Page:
“We used sequencers on the more dreamy tracks”

Though Ian Curtis recorded his vocals separately, Britannia Row’s acoustics encouraged producer Martin Hannett to capture Joy Division performing most of Closer’s backing tracks live in the studio. This approach was ideal for the album’s more abrasive, guitar-based tracks such as Colony, the robust A Means To An End and the harsh, metallic Atrocity Exhibition.

The ever-mercurial Hannett also encouraged the band’s interest in electronics, which – when aligned with a newfound freedom to experiment in the studio – led to an increased usage of synthesisers on Closer.

“We messed about with ambient noises on Unknown Pleasures, but I don’t think we had any keyboards then,” Bernard Sumner said in 2018. “For Closer, Martin brought a big ARP modular synthesiser in, which sounded great, but it’d take him a day to get a bass drum sound on it.”

“Martin was a bastard when he felt it wasn’t going well,” Peter Hook added. “But on Closer, he was at his best. He introduced us to sequencers, which we used on the more dreamy tracks.”

“Ian’s lyrics were brilliant”

Post-Joy Division, Sumner, Hook and drummer Stephen Morris would fully integrate synthesisers and sequencers into their sound with New Order, but Closer marked the point where they first became hip to the possibilities offered by electronica. Indeed, synthesisers (mostly played by Sumner) were integral to several of the album’s most enduring tracks, such as Heart And Soul, the sparse, otherworldly The Eternal and the hauntingly beautiful Decades.

These songs also provoked sublime performances from Ian Curtis, who was at the very peak of his form on Closer. With bitter hindsight, however, Curtis’ most revealing lyrics, such as “I’m ashamed of the things I’ve been put through/I’m ashamed of the person I am” (Isolation) or “Existence, well what does it matter?/I exist on the best terms I can” (Heart And Soul), made it plain that the singer – who had made an initial suicide attempt in April 1980 – was in an extremely bad place. Yet his bandmates, though aware of his epilepsy and his affair with girlfriend Annik Honoré, never realised their friend was in such dire straits.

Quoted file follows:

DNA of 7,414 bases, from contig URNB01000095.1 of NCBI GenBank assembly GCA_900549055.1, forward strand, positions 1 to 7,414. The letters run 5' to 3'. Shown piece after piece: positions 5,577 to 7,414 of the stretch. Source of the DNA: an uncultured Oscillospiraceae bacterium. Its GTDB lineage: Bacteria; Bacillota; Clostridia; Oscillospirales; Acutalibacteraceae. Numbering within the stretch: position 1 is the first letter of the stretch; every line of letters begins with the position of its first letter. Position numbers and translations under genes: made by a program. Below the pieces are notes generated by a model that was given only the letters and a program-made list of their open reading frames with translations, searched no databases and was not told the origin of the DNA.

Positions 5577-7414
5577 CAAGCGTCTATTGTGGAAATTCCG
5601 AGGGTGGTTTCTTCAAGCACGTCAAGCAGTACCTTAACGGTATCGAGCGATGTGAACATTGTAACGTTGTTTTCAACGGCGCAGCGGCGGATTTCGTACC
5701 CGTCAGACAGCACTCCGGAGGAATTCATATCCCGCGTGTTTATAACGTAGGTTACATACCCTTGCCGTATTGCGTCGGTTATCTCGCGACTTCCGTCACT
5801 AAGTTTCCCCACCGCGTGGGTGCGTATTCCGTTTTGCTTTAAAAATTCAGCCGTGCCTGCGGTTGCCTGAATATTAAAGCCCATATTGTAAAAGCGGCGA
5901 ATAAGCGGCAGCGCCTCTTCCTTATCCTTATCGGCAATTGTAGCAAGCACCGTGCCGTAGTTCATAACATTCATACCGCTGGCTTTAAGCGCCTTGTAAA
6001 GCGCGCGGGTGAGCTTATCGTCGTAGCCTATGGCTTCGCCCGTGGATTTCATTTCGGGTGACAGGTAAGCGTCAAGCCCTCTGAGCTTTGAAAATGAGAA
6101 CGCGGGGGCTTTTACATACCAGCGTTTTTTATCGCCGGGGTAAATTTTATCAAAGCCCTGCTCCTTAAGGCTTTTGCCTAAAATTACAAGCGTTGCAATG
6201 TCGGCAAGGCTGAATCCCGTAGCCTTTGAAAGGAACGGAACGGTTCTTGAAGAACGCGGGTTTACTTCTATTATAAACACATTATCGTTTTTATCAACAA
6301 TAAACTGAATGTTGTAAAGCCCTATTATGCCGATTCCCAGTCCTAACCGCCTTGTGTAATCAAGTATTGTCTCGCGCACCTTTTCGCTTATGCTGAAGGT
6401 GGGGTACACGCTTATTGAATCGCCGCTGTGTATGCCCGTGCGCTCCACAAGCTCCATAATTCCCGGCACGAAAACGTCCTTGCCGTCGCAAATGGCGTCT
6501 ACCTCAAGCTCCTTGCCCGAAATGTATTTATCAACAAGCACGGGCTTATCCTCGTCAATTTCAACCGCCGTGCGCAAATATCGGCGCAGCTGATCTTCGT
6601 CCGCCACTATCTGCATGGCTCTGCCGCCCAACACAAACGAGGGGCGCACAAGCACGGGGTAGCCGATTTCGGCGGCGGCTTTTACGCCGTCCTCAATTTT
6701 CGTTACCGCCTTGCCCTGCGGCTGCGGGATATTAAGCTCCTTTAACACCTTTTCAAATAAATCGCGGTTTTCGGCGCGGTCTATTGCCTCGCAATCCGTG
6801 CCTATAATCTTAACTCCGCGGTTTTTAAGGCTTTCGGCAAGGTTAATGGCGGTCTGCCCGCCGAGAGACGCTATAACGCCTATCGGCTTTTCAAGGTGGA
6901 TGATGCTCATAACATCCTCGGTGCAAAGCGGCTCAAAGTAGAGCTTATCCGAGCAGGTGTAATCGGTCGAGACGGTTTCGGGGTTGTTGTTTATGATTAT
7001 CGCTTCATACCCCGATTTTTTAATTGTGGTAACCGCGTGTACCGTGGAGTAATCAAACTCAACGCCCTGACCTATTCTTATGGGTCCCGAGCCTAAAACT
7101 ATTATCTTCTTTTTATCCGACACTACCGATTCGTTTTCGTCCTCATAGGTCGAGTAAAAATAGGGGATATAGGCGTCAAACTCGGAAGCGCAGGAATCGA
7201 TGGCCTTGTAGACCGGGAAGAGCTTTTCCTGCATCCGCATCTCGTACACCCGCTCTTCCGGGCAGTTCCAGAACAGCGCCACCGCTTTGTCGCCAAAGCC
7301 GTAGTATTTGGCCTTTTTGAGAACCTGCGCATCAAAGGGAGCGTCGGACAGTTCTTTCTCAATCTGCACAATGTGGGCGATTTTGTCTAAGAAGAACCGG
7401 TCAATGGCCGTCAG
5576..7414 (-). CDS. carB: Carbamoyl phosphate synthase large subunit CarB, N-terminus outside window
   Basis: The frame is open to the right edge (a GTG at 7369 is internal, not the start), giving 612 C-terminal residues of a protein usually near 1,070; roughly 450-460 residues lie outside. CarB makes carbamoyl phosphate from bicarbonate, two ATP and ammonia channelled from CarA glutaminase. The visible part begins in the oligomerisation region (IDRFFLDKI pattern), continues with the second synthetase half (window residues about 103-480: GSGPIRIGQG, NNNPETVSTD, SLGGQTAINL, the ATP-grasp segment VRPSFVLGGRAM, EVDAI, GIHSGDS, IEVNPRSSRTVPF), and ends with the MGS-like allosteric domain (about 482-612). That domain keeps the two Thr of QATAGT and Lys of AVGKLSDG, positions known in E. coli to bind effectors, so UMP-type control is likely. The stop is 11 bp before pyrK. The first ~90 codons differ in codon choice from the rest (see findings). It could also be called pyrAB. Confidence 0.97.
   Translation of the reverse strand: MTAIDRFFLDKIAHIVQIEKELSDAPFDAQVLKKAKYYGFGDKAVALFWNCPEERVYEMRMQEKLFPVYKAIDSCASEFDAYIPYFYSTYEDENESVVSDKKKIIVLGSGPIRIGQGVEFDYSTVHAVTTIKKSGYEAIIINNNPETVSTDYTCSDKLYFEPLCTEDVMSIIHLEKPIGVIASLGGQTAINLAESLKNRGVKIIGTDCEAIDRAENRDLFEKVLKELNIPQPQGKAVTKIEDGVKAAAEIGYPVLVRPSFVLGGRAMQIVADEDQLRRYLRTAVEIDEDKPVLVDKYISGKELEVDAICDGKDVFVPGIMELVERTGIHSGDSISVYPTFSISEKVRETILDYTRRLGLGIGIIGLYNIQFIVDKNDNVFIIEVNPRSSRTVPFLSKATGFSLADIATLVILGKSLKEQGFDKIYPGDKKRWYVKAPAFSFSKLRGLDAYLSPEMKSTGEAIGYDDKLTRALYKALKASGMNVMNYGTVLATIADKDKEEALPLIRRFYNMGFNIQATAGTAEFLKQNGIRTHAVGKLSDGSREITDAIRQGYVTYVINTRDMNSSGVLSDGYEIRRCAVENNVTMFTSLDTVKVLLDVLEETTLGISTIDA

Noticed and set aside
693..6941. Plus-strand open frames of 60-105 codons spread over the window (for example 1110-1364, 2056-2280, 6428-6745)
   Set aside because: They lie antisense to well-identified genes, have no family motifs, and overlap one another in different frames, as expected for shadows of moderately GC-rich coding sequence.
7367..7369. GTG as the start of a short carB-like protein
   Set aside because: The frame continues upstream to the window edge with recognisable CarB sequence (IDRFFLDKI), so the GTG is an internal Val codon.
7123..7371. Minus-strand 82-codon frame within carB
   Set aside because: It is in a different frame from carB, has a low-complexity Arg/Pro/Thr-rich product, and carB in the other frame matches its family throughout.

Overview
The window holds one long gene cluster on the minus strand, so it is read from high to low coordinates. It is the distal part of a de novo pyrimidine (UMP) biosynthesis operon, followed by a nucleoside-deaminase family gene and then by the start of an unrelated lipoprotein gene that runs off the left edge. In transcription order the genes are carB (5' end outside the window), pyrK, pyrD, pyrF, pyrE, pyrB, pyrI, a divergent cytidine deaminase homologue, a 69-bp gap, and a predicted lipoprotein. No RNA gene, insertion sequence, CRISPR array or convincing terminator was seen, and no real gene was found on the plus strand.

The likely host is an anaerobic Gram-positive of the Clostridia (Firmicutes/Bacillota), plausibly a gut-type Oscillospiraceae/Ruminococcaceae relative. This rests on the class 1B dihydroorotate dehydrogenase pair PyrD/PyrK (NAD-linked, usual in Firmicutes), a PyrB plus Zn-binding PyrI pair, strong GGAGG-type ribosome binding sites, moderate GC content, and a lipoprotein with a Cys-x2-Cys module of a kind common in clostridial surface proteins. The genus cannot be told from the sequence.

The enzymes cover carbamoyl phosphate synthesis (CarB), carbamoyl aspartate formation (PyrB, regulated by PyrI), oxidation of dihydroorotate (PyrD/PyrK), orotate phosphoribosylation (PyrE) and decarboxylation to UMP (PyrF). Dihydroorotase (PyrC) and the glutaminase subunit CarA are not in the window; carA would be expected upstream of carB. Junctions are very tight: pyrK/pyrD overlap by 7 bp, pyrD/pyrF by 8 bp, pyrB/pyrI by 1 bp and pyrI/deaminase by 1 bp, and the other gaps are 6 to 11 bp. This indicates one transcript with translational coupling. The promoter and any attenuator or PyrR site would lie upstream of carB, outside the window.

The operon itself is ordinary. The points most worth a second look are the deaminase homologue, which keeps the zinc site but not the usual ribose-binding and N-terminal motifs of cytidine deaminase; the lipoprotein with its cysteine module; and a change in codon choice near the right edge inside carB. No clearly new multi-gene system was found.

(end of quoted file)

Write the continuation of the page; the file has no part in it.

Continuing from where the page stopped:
“I honestly thought Ian’s lyrics were really brilliant, but that he was writing about somebody else,” Stephen Morris reflected in 2018. “That’s how naïve I was. I thought it was brilliant how he could get in the mind of somebody else. Even after he attempted to commit suicide, it didn’t seem that he was that hellbent on destruction.”

“We won’t have it again”

Sadly, the feelings which provoked the intensely personal lyrics Curtis penned for Closer were all too real for Ian Curtis, and, on the eve of Joy Division’s first US tour, just six weeks after the album sessions wrapped, he took his own life. His tragic actions inevitably coloured the initial response to his band’s final record, yet, four decades later, Closer has more than proved itself on artistic merit. For once a record deserving of the overused adjective “seminal”, it’s a post-punk masterpiece, but it also exudes a dignity and sophistication rare for a rock record – and that renders it timeless.

“I shouldn’t say it really, because I was in the band, but I love this album,” Peter Hook wrote in his memoir, Unknown Pleasures: Inside Joy Division. “If you listen to Unknown Pleasures, there’s a bit of reticence on some songs, but not on Closer. Even though much of the music is very melancholic, fragile and intense, every song is confident. Listening to it now, you can hear how well we played together. The solidity between me, Ian, Steve and Bernard was very, very powerful. I don’t think any of us will ever have it again.”

Check out our best Joy Division songs to see which ‘Closer’ tracks made the cut.